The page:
Bloomberg the Company & Products

Bloomberg Anywhere Login

Bloomberg

Connecting decision makers to a dynamic network of information, people and ideas, Bloomberg quickly and accurately delivers business and financial information, news and insight around the world.

Company

Financial Products

Enterprise Products

Media

Customer Support

  • Americas

    +1 212 318 2000

  • Europe, Middle East, & Africa

    +44 20 7330 7500

  • Asia Pacific

    +65 6212 1000

Communications

Industry Products

Media Services

Follow Us

Biden Said to Suggest Keystone Opposition in Impromptu Chat

Don't Miss Out —
Follow us on:

May 8 (Bloomberg) -- A Sierra Club volunteer in South Carolina said Vice President Joe Biden appeared to indicate his opposition to TransCanada Corp.’s Keystone XL in a brief conversation with her last week.

Elaine Cooper, an environmental activist with the state’s Sierra Club chapter, said in a blog post that she asked Biden if the administration was serious about addressing climate change and if President Barack Obama would reject the pipeline, which would carry diluted bitumen from Alberta to refineries in the U.S. Gulf Coast.

“He looked at the Sierra Club hat on my head, and he said ’yes, I do – I share your views – but I am in the minority,’ and he smiled,” Cooper wrote in the blog posted on the Sierra Club’s website.

Cooper said she talked briefly to Biden at a May 3 fish fry sponsored by Representative James Clyburn, a South Carolina Democrat, in Columbia, the state capital. The conversation took place as Biden was shaking hands with supporters along a rope line.

The exchange was previously reported by website BuzzFeed.

Erich Pica, president of the Washington-based environmental group Friends of the Earth, said in a written statement, “Vice President Biden is to be commended for his blunt talk.”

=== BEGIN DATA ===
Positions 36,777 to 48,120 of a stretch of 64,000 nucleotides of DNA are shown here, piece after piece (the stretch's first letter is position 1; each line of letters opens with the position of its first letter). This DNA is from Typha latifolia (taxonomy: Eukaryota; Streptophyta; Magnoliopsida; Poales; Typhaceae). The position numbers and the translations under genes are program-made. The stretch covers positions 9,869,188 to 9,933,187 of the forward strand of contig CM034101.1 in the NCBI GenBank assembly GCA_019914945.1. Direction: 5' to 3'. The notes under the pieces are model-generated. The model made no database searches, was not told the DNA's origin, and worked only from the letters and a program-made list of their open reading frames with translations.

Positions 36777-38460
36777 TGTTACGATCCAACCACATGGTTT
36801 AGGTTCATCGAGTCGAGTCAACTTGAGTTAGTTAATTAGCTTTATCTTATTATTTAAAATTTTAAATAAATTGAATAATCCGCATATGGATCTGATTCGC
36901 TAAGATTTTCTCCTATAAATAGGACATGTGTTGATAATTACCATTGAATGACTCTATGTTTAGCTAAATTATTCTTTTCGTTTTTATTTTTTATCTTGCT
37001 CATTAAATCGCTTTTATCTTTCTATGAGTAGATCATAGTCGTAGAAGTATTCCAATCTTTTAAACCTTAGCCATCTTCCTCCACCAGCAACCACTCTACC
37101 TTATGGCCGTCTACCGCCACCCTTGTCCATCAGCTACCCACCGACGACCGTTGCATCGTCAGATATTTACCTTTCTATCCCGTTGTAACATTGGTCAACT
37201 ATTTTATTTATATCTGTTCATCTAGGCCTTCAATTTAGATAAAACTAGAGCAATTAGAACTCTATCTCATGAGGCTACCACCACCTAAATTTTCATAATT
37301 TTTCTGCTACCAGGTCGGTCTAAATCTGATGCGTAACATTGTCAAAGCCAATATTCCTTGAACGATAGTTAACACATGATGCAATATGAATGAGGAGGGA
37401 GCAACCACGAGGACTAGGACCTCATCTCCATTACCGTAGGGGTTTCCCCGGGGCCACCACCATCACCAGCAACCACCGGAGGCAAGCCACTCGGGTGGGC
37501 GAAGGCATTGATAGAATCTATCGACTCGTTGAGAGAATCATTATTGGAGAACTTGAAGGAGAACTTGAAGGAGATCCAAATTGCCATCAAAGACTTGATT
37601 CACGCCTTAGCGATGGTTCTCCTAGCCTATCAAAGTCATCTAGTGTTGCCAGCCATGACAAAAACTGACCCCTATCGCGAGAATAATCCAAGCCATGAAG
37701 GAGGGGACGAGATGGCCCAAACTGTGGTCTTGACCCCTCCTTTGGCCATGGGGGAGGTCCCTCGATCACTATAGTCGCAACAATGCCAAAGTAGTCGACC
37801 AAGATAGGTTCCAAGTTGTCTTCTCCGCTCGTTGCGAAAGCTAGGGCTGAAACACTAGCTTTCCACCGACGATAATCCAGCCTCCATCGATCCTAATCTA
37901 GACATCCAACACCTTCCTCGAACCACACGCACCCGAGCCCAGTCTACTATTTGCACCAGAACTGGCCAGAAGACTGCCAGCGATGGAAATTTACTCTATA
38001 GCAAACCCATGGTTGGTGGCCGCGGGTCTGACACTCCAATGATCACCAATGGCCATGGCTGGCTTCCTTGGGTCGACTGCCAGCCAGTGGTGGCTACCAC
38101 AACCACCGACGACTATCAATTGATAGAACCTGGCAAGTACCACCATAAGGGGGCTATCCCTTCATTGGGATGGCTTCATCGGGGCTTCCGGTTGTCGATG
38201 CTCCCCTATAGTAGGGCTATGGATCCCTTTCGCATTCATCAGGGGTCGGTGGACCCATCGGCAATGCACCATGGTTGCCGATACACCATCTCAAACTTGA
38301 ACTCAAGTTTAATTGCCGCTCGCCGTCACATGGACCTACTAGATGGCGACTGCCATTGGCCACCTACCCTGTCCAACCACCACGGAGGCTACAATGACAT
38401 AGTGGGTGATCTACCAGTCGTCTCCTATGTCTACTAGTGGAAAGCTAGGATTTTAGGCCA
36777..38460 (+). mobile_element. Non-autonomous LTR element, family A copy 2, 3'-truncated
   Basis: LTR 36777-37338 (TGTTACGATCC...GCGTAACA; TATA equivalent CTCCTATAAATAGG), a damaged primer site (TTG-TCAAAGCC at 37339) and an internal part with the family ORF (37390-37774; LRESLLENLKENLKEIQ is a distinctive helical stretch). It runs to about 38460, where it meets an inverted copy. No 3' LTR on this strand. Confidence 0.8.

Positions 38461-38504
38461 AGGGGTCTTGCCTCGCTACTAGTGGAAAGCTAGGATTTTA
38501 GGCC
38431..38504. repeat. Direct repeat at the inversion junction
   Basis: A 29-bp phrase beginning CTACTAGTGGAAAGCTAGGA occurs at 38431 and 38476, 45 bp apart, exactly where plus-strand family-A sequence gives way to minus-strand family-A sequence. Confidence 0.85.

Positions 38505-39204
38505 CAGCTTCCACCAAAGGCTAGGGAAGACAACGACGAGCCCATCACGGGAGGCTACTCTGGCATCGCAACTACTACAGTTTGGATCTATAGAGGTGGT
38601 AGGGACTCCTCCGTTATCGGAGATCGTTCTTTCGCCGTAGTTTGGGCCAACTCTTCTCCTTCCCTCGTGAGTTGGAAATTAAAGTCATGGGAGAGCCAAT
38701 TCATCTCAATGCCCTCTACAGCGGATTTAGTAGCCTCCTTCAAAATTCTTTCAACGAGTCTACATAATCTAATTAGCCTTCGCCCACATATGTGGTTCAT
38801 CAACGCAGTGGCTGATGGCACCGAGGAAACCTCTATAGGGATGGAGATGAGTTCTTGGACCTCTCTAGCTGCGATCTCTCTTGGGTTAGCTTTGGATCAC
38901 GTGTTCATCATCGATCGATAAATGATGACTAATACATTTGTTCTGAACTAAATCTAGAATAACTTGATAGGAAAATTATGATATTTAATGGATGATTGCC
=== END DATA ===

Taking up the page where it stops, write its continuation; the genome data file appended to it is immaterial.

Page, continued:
Michael Brune, executive director of the San Francisco-based environmental group, also issued a statement and said that Biden’s comments were encouraging.

Oil Sands

Critics say Keystone will exacerbate climate change by promoting development of the Alberta oil sands, which releases more greenhouse gases than production of more conventional crude oil.

Biden’s office referred to a March 2012 interview in which Biden said the decision “will be made in an environmentally sound basis” after a process is completed.

“The vice president has made his views known on this issue and his views haven’t changed,” according to a statement from his office.

A State Department draft environmental analysis said the climate risks were minimal because the development in Alberta would happen with or without Keystone.

Supporters of Keystone say it will create thousands of construction jobs and improve U.S. energy security. The State Department has jurisdiction over the pipeline because it crosses an international border.

To contact the reporter on this story: Jim Snyder in Washington at jsnyder24@bloomberg.net

To contact the editor responsible for this story: Jon Morgan at jmorgan97@bloomberg.net

Please upgrade your Browser

Your browser is out-of-date. Please download one of these excellent browsers:

Chrome, Firefox, Safari, Opera or Internet Explorer.